Maureen Paley boasts a typically stellar line-up at this year’s fair, including works by Gillian Wearing, Laurence Abu Hamdan and Wolfgang Tilmans, the latter having recently opened his landmark exhibition at MoMA earlier this year. Also included are works by photographer Hannah Starkey, who will be opening her first major survey show at Hepworth Wakefield later this month. The Belfast-born photographer is best known for her staging of female protagonists within quiet, dreamlike moments of quiet contemplation. Elsewhere, make sure to familiarise yourself with work by Olivia Pender, an artist who draws extensively from feminist history over the past 200 years and who’s currently showing her second solo show, Our Bodies are Not the Problem, at the London gallery.
Earlier this summer, Gagosian welcomed US photographer Tyler Mitchell to London for his first show in the capital, Chrysalis. The 27-year-old golden boy received rave reviews for his vision of everyday Black beauty, so it’s no surprise to hear that this year the Brooklyn-based artist was approached by Frieze for a special commission to be shown at Frieze Masters – a first in the fair’s near 20-year history. Showing alongside Mitchell’s photographs are new works by British painter Jadé Fadojutimi. At 29, the Slade School and RCA graduate is another precocious talent whose paintings have been bought by Tate and fetched over £1 million at auction. Somewhere between figuration and abstraction, Fadojutimi’s paintings manifest feelings of displacement and her own internal identity struggle through evocative and gestural brushstrokes. For more, visit her solo exhibition at Hepworth Wakefield before it closes on October 21.
Having only established itself as a commercial gallery in late 2014, south London-based Arcadia Missa has already developed a strong reputation for emerging talent with strong political messages. On show are the ceramic works of British artist Phoebe Collings-James, first shown at Camden Art Centre last year as part of her exhibition, The subtle rules the dense. These hybrid forms oscillate ambiguously between mask, torso and armour plates, reminiscent of military breastplates and Makonde body masks, carved venerations of the pregnant female form from Tanzania and Mozambique. These works form part of Collings-James’ wide-ranging oeuvre, which includes illustration, sculpture, poetry and painting, investigating notions of Blackness and femininity as well as their West-Indian heritage. While you’re there, be sure to check out the incredible tapestries by Kurdish German artist Melike Kara, part of her recent exhibition, as above so below. For this second exhibition with the gallery, the Düsseldorf Art Academy graduate borrowed traditional weaving techniques from various Kurdish tribes and their wider diaspora to create vibrant canvases that bridge the gap between fine art and craft.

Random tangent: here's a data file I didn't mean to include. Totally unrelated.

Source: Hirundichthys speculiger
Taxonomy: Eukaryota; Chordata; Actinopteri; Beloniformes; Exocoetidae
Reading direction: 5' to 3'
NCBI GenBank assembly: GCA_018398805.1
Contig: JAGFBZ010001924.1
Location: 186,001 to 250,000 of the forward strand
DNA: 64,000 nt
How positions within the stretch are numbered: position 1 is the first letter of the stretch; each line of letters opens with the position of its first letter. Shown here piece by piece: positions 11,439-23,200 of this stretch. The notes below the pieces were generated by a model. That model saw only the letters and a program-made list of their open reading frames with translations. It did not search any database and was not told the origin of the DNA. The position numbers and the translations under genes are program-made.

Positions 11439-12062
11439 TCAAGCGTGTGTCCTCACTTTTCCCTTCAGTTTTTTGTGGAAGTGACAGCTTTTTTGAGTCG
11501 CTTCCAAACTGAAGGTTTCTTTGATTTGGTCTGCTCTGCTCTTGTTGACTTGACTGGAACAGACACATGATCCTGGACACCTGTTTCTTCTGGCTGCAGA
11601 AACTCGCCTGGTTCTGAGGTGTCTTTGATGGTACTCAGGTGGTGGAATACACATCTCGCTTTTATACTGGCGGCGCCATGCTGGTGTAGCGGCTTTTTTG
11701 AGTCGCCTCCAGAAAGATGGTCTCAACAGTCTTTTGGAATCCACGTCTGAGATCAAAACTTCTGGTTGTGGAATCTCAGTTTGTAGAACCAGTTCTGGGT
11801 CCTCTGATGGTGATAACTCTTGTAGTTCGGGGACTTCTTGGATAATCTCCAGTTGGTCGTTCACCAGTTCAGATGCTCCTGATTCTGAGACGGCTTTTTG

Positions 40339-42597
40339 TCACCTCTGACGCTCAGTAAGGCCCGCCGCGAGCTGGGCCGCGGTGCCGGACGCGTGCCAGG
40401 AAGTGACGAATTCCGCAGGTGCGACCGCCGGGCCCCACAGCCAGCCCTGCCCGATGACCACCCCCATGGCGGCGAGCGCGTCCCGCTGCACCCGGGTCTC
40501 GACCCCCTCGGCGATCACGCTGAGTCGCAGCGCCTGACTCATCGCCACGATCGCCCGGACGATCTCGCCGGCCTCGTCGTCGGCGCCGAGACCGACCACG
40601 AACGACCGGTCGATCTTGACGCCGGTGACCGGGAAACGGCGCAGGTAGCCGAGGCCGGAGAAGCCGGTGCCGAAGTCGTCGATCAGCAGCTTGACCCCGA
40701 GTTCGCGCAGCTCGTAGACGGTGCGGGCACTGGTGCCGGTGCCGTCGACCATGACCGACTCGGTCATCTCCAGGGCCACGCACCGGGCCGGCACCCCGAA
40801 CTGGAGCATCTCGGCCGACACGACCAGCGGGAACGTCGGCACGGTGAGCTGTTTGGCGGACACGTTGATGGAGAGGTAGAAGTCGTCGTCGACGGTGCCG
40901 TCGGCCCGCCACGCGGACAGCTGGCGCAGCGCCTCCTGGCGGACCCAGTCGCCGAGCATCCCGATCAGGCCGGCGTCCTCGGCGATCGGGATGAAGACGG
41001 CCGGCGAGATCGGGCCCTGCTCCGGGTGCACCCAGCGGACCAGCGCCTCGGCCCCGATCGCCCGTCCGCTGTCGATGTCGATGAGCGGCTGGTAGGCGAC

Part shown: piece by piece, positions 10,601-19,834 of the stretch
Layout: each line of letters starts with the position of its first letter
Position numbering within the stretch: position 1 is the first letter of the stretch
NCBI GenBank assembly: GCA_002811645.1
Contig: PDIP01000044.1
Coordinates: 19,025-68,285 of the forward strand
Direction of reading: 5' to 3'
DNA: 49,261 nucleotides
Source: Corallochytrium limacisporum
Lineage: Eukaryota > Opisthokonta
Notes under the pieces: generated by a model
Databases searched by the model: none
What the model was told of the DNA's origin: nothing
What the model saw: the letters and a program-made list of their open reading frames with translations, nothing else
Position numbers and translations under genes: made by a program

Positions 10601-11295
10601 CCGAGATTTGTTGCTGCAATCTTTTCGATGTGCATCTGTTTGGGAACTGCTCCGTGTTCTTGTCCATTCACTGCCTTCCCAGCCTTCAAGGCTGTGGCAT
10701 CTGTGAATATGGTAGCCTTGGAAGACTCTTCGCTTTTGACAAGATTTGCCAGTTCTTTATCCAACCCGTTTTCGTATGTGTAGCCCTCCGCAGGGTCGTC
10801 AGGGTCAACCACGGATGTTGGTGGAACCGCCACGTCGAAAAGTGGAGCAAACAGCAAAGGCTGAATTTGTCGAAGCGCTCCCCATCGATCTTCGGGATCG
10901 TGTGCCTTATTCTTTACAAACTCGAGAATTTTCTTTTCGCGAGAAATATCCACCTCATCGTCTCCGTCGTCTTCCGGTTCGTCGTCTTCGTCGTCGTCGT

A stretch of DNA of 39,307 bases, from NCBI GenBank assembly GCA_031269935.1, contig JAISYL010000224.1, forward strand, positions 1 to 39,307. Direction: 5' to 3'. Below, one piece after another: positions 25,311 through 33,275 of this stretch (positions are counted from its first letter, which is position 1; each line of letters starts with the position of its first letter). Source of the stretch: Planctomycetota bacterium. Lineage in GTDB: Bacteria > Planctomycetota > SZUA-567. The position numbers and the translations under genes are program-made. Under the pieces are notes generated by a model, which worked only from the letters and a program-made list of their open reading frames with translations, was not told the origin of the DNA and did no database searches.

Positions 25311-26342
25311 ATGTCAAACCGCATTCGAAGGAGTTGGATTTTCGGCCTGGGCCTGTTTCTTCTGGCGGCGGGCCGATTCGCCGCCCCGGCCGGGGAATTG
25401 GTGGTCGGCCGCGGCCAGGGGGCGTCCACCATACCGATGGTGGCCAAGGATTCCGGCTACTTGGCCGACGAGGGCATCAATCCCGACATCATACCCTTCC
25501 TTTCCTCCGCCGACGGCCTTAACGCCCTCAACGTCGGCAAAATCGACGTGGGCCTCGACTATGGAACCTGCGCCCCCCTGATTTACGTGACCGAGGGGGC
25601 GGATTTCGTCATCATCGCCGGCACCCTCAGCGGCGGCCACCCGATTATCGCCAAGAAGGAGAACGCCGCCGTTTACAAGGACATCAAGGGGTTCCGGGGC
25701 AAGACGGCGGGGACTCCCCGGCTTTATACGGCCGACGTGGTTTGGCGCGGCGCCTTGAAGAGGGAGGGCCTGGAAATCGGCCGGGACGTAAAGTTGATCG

Photography Danielle Leviit
Hosting their own programme at 5 Carlos Place is Matches Fashion, whose week-long series of events celebrates contributions from leading figures in art, fashion and culture. Guests will be privy to a preview of Raf Simons’ new collection for Danish textile firm Kvadrat, while LA-based photographer Matt Lambert and English performance artist David Hoyle will be unveiled as special guests at a series of breakfasts hosted by none other than Michèle Lamy (with whom Lambert often collaborates) and catered by renowned chef Isis Neal. Anyone still hungry can gorge themselves on a new partnership between the online luxury retailer and Tony’s Chocolate, whose exquisite confectionery will be the prize in a special arcade hosted at the fair.